Google is the latest tech giant to add a new Irish data centre to its global infrastructure with the opening of a facility in West Dublin.
The company has invested €150m in the new hub, bringing the total capital expenditure in Irish soil to €750m, according to the Irish Times.
The data centre, opened by Ireland’s Prime Minister "Taoiseach" Enda Kenny, will help Google run its services including its search engine, Gmail, YouTube and Google Maps.
The two-storey hub has been built adjacent to the company’s first data centre opened in 2012 at Profile Park, near Grangecastle.
Google has not disclosed the size or amount of power used in the data centre. However, it said the facility used air-cooling systems that make use of Ireland’s cool climate to cool down servers.
According to RTE, Google last year acquired a 31-acre piece of land next to the existing site to expand services in the future.
Kenny said: "The opening of this new €150m data centre opens a new chapter in Google’s story in Ireland. With the number of people employed by Google now surpassing 6,000, the company is a fantastic leader within Ireland’s digital community."
Google employs 6,000 people in Ireland, half of them are directly employed and half are contracted. In the last year alone, the company expanded its team by 20%, employing 1,000 people. The company is now looking for 250 extra staff to work at his EMEA headquarters also based in Dublin.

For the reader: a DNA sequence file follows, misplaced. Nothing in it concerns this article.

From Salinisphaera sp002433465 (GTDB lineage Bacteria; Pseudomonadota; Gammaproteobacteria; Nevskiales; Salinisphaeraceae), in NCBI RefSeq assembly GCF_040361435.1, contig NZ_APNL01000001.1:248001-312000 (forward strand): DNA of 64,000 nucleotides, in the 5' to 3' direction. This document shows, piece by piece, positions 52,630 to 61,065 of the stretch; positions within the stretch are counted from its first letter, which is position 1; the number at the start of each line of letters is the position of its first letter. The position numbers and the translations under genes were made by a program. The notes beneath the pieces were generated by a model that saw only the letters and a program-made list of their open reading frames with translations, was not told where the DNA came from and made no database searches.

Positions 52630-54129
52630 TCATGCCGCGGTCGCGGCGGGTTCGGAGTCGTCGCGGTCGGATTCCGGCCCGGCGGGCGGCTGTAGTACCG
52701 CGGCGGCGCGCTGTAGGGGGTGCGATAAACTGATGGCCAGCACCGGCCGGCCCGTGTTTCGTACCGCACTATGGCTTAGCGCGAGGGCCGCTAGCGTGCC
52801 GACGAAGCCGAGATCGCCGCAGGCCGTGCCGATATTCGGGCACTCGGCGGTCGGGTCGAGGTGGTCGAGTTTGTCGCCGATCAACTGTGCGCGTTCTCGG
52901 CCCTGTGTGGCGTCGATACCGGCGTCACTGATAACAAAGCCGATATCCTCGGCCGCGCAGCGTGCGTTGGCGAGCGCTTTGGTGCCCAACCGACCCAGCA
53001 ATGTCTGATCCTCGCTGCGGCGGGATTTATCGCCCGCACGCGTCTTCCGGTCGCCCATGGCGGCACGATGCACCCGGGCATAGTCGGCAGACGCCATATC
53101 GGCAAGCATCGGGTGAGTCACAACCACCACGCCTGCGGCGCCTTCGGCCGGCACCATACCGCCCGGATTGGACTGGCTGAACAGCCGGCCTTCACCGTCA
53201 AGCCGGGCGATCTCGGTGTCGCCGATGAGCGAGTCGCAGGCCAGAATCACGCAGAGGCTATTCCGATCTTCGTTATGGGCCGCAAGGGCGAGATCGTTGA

VP and head of Google Ireland, Ronan Harris, said that as Google grows globally, Ireland will continue to benefit from that growth.
Google’s data centre investment in Ireland is set to be followed by the opening of ten new data centres around the world in the coming months.
The Irish data centre space is also set to receive more than €2bn in investment within the next two years.
Currently building facilities are Facebook and Amazon. Facebook is investing €200m in Clonee, Co Meath, while Amazon has not disclosed how much it is investing.
Microsoft has also been given permission to build out four new data centre halls in Clondalkin, with a capital expenditure of up to €900m.
Meanwhile, Apple is still waiting for a final decision on whether it can build its €850m data centre in Athenry, Co Galway.
Google waits for Brexit referendum to decide on UK operations
Elsewhere, Harris also said the company is going to "wait and see" what happens in the UK in terms of the upcoming referendum on Britain exiting the EU before any more business decisions are made.
He said: "We are going to wait and see what the outcome of the referendum is and then we will assess what the British people have decided and the British government then decide to do.
"At the moment we do not have clarity on that so we have not made any decisions, accordingly."